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This report is taken from PN Review 267, Volume 49 Number 1, September - October 2022.

On Sappho: Reading Lyric Fragments Kyoka Hadano
This piece was first published in The Isis, a publication at the University of Oxford.

We are strangely drawn to bits and pieces. The blunted shimmer of sea-glass, newspaper clippings, crumbling broken hazelnuts atop a cake. But what if we were thinking about fragmentary language? Words ending midsentence

        ] random indentation
grammar eluded

dissolve our expectations of lexical coherence. Teased out of the cohesion of sense and sentence, we find ourselves riddled with interruptions, lacunae, punctured openings, and unhemmed endings.

Sappho’s poetry is one of fragmentation. Intentional or not, her writings have remained with us in bits and pieces, preserved as citations in the works of other ancient authors or inscribed on strips of frayed papyri. Of the nine books of lyric poetry she is said to have composed, only one poem has reached us in its complete state. In the rare case that papyri do survive without significant damage, they still make for problematic reading: text is written upon them in columns, without word division, punctuation, or lineation. The very act of reading – even in this primary editorial phase – is one of piecing together the gaps.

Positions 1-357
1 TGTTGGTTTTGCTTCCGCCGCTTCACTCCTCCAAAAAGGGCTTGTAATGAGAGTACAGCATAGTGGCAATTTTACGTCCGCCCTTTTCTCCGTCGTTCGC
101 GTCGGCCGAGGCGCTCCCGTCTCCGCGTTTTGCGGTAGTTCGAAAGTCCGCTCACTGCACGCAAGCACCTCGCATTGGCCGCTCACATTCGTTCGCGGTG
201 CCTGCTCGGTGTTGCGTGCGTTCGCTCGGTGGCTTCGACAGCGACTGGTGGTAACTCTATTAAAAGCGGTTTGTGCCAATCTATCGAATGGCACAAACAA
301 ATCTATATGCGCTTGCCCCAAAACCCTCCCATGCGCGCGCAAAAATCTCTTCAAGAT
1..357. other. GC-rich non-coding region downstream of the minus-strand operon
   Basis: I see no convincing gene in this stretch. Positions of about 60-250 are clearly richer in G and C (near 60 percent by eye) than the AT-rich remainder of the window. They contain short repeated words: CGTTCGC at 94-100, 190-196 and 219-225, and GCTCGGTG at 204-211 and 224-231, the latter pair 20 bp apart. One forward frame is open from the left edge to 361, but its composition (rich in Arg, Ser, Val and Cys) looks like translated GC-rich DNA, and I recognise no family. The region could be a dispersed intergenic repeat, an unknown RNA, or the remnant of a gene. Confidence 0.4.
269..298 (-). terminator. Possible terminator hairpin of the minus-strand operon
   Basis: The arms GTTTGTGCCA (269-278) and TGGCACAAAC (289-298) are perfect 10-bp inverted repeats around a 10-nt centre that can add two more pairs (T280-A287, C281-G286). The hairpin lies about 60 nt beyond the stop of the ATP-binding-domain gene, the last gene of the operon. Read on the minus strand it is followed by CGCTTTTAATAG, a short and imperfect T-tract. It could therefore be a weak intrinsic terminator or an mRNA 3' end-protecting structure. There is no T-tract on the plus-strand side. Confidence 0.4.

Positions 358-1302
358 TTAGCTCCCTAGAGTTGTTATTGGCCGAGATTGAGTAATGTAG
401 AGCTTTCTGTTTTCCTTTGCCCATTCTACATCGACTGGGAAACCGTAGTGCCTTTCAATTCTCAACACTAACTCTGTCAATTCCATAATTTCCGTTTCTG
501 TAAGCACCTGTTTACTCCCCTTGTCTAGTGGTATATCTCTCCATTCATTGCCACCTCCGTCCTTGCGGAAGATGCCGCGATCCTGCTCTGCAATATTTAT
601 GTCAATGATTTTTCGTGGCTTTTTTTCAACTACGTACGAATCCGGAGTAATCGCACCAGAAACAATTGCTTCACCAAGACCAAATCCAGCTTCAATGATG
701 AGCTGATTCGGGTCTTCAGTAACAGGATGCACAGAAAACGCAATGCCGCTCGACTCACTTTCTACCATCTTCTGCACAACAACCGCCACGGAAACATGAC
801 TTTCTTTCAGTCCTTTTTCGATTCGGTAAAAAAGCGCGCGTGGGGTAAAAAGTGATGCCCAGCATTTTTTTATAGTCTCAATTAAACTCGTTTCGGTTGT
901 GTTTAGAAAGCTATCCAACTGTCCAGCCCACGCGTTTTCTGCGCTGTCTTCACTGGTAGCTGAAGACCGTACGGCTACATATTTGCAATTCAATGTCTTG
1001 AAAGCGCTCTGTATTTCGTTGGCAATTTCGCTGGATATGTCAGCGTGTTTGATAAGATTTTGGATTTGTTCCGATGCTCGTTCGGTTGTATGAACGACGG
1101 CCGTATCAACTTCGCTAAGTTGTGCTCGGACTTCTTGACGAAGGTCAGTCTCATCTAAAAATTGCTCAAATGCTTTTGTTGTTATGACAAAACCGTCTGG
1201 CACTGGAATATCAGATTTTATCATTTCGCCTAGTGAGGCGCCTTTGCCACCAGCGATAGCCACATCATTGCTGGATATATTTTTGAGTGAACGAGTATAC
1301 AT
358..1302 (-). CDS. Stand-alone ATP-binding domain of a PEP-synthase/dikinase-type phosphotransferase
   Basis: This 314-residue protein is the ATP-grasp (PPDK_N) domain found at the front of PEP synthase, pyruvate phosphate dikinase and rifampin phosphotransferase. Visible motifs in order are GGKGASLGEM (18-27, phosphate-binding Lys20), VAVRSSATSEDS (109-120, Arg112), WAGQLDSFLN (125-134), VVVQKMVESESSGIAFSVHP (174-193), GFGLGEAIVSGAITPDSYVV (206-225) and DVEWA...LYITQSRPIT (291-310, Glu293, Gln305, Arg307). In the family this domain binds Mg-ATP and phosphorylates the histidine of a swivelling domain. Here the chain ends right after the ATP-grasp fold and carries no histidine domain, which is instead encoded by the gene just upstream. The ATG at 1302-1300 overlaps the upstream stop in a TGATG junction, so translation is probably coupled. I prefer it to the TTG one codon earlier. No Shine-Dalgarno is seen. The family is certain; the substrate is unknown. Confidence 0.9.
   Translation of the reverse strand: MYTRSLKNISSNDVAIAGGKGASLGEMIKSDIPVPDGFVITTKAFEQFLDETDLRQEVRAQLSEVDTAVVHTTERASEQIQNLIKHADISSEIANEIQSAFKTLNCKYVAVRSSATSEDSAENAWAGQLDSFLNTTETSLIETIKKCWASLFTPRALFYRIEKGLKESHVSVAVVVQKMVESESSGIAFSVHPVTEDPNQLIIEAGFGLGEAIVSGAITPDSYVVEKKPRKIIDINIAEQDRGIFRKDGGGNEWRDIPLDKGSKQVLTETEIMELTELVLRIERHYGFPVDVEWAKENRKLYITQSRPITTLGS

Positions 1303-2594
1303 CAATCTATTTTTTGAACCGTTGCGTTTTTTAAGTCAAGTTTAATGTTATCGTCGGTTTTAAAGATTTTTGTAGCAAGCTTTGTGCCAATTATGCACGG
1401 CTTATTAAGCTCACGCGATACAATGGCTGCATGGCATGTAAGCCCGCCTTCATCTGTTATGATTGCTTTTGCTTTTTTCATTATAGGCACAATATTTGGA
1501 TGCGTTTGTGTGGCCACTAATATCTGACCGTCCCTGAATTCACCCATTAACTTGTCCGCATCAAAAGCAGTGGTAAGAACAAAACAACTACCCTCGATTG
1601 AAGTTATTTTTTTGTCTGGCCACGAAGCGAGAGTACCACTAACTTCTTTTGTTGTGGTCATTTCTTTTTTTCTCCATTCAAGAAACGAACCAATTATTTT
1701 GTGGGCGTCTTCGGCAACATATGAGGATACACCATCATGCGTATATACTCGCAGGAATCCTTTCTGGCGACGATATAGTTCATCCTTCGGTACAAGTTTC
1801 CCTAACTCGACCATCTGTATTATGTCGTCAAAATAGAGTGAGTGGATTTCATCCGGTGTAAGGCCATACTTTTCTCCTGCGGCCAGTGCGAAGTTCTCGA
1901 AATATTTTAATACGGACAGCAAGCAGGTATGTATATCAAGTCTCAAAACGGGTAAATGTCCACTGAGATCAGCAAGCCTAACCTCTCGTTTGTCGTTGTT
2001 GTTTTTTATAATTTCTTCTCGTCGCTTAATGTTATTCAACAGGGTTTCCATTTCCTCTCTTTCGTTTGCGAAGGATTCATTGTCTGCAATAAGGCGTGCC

This broken form chimes well with Sappho’s prevailing poetic theme of unrequited desire. The lover always yearns for what they do not have, and Sappho’s lyrical ‘I’ is no exception, for whom love unreciprocated is a condition predicated on absence. Having recently thumbed through the pages of the writer and classicist Anne Carson’s essay collection Eros the Bittersweet, I recall ...

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